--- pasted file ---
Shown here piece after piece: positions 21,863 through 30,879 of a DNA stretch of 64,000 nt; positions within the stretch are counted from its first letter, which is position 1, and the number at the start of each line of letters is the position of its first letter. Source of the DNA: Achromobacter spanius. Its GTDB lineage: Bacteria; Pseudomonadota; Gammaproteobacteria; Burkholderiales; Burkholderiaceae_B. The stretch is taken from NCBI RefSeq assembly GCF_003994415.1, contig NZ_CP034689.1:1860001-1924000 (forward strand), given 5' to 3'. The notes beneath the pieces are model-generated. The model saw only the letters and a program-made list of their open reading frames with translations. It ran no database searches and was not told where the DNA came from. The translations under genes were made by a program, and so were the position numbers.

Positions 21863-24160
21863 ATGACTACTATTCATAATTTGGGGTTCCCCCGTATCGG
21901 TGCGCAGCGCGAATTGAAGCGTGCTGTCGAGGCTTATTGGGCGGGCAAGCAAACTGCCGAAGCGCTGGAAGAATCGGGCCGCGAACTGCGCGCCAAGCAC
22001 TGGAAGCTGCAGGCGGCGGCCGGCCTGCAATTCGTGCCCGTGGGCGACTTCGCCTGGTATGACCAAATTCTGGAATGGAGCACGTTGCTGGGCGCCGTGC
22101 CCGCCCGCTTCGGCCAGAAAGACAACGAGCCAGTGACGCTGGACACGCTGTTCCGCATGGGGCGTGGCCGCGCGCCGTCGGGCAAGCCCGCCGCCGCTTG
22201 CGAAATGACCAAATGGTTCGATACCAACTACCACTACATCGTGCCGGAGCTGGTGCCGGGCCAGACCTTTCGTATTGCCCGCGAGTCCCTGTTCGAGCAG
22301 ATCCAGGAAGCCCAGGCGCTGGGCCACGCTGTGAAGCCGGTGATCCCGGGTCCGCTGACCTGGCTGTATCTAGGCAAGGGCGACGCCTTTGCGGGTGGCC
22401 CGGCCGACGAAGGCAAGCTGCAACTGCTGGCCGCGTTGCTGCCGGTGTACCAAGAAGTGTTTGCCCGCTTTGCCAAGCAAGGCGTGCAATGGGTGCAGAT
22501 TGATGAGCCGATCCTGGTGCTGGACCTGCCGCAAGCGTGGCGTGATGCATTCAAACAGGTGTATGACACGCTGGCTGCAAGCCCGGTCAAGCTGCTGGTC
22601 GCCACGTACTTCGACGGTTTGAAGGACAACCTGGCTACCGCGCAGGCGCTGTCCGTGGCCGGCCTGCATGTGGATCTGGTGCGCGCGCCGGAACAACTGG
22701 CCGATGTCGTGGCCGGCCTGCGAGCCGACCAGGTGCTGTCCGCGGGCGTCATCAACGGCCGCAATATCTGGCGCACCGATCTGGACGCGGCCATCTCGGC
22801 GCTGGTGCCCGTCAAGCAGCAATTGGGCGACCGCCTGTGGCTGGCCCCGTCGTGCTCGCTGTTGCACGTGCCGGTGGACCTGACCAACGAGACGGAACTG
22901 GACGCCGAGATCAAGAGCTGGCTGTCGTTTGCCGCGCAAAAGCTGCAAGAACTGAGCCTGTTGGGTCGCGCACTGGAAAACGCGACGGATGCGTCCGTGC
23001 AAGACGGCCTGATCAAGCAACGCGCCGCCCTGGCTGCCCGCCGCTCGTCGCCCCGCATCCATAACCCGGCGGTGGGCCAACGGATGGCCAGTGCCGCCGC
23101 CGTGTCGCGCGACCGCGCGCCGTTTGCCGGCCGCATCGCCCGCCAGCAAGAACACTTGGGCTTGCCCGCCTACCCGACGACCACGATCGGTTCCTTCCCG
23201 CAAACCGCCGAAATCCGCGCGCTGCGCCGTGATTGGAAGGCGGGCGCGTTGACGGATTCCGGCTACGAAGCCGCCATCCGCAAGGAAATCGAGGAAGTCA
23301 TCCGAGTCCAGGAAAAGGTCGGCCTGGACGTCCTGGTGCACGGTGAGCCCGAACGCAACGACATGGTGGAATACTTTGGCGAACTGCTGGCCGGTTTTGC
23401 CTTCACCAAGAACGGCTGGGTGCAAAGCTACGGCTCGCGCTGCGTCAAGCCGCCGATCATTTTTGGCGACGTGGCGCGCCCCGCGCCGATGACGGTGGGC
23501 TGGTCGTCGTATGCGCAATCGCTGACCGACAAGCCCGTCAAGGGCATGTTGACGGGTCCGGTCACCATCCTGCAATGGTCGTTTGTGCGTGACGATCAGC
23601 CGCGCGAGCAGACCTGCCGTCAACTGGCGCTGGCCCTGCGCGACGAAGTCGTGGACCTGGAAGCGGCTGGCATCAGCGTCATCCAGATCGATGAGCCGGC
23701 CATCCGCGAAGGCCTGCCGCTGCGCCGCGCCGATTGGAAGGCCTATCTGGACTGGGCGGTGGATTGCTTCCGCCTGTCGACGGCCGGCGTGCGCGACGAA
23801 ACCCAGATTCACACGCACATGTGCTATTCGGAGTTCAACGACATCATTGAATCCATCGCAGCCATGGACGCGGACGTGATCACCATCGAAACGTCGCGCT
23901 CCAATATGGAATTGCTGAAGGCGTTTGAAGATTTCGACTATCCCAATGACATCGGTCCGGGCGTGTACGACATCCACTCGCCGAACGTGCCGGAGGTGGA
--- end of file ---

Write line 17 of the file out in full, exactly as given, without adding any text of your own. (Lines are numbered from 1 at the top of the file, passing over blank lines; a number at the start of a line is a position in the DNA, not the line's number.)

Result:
23201 CAAACCGCCGAAATCCGCGCGCTGCGCCGTGATTGGAAGGCGGGCGCGTTGACGGATTCCGGCTACGAAGCCGCCATCCGCAAGGAAATCGAGGAAGTCA